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“Road House” Movie Review, Live Streaming & Download

Road House 2024 (via Primetweets)

“Road House” likes to explicitly reference that it thinks it’s a Western. It’s more like a cartoon.

While that may sound harsh, some of the Looney Tunes-esque qualities of this reimagining of the 1989 Patrick Swayze classic work in its favor. Especially in the first hour, when director Doug Liman and Anthony Bagarozzi & Charles Mondry are setting the table for what’s to come, there’s a fun B-movie throwback aesthetic to “Road House” that clicks for long stretches. However, once this defiantly goofy movie starts to take itself seriously, and asks us too often to do the same, the wheels come off with ridiculous twists, awkward line readings, and some of the worst fight CGI in years. Through it all, Jake Gyllenhaal delivers a fun performance that goes from charming to menacing, but even that gets lost in the chaos of a movie that needed to be sweaty, grounded, and urgent to work but becomes more and more like something you’d watch on Saturday morning.

When “Road House” opens, Elwood Dalton (Gyllenhaal) has fallen from grace. We don’t know how, but we know he’s so famous and so physically imposing that he scares combatants (including Post Malone) out of a fight club ring before they even throw a punch. (And credit to Gyllenhaal and his physical trainers for making him entirely believable as a former UFC middleweight.) After a fight that gets canceled before it starts, Dalton is approached by a woman named Frankie (Jessica Williams), who owns a roadhouse in Glass Key, Florida that’s named, of course, Road House. Her establishment has been threatened by local, motorcycle-riding tough guys for weeks and she can barely stay open. She needs a bouncer. She needs Dalton.

Of course, “Road House” isn’t just about a bouncer at a bar in the Florida Keys. It turns out there’s a lot more to the violence in Frankie’s bar than the local drunks. A real estate power player named Ben Brandt (Billy Magnussen), who inherited an empire from a criminal father, is trying to get Frankie to shut the operation down. Dalton comes in and takes care of Ben’s lackies in a series of scenes that are pretty well-choreographed and conceived. They also set Dalton’s character as the kind of guy who drives his enemies to the hospital after he beats them up.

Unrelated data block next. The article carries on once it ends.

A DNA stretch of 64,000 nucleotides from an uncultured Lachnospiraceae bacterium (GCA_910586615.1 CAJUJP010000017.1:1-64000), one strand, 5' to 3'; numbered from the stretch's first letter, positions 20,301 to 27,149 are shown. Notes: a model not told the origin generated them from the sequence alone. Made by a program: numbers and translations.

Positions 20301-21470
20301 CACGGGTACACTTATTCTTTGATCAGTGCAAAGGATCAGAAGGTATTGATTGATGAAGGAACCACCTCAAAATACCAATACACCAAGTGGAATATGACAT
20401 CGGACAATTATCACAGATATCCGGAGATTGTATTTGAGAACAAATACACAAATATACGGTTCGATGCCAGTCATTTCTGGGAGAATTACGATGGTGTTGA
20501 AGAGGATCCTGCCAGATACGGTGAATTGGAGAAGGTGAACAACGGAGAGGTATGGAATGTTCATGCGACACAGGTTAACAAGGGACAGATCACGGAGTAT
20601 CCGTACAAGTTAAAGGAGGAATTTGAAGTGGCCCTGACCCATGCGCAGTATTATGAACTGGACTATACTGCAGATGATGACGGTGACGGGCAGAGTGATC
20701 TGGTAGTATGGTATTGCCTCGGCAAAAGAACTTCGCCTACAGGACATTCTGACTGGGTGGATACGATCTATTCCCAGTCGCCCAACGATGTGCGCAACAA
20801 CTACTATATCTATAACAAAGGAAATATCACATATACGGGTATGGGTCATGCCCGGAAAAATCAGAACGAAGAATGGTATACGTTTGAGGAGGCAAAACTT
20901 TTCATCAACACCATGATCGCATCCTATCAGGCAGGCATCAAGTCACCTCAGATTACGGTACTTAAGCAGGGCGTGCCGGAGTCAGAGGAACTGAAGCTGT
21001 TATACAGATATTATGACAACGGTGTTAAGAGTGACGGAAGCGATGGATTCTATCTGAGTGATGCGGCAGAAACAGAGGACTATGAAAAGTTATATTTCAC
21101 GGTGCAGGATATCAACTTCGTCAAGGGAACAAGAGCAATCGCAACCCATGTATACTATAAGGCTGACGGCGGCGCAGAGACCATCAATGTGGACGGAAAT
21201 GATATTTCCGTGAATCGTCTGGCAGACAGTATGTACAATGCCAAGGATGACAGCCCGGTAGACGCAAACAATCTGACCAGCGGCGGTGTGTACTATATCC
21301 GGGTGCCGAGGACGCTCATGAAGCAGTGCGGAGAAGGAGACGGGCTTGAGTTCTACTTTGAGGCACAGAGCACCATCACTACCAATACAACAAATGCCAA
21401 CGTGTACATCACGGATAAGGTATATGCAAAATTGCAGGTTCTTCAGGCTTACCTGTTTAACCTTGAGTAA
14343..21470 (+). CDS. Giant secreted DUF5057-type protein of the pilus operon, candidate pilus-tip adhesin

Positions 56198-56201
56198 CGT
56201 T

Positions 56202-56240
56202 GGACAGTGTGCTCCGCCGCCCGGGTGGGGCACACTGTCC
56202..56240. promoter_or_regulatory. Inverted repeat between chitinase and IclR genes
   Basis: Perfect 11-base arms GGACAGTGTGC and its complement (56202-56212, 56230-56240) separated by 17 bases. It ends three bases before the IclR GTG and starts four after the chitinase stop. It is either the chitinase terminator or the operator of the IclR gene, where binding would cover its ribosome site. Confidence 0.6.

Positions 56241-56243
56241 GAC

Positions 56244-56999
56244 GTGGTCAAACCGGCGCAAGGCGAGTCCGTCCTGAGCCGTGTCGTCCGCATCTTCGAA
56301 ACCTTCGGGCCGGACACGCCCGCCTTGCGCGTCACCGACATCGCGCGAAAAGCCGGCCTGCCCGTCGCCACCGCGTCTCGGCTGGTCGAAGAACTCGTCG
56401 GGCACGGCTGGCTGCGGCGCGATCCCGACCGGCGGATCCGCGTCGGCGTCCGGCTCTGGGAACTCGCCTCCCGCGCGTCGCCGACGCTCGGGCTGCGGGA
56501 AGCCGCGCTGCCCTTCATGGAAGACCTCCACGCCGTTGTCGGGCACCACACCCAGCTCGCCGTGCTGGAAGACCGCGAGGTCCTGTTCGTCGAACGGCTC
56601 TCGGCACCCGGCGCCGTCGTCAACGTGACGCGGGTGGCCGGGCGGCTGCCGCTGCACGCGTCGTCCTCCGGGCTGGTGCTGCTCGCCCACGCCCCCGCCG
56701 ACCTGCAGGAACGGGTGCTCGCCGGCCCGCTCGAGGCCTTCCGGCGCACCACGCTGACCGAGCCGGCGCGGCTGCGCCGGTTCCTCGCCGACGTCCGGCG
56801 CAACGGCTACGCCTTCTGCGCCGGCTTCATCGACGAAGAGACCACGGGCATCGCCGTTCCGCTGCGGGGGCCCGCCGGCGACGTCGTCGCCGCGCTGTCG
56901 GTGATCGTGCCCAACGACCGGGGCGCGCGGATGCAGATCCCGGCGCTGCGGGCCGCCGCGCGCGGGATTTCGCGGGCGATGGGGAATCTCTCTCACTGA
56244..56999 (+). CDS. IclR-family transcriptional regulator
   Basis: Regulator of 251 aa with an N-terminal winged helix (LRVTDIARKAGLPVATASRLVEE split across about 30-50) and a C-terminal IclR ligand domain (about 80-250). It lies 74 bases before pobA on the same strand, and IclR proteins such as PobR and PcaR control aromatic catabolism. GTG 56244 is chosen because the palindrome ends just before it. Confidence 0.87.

At said hospital, Dalton meets a doctor named Ellie (Daniela Melchior), who challenges his alleged altruism—after all, he just clogged up her ER with a bunch of idiots who wouldn’t be there if he wasn’t such a tough guy in the first place. Obviously, Ellie will be the love interest for Dalton, but the film takes forever to get there and then backs away from their relationship almost immediately, turning elements of Ellie’s life into plot twists. It’s understandable that Dalton is hesitant to be happy again given the trauma that’s revealed about his past, but the dynamic between him and Ellie is one of several in this film that feels uncertain of its own purpose. In the ‘80s movies that “Road House” so desperately wants to be, there’d be actual passion between Dalton and Ellie instead of the tentative stuff that unfolds here more out of narrative necessity.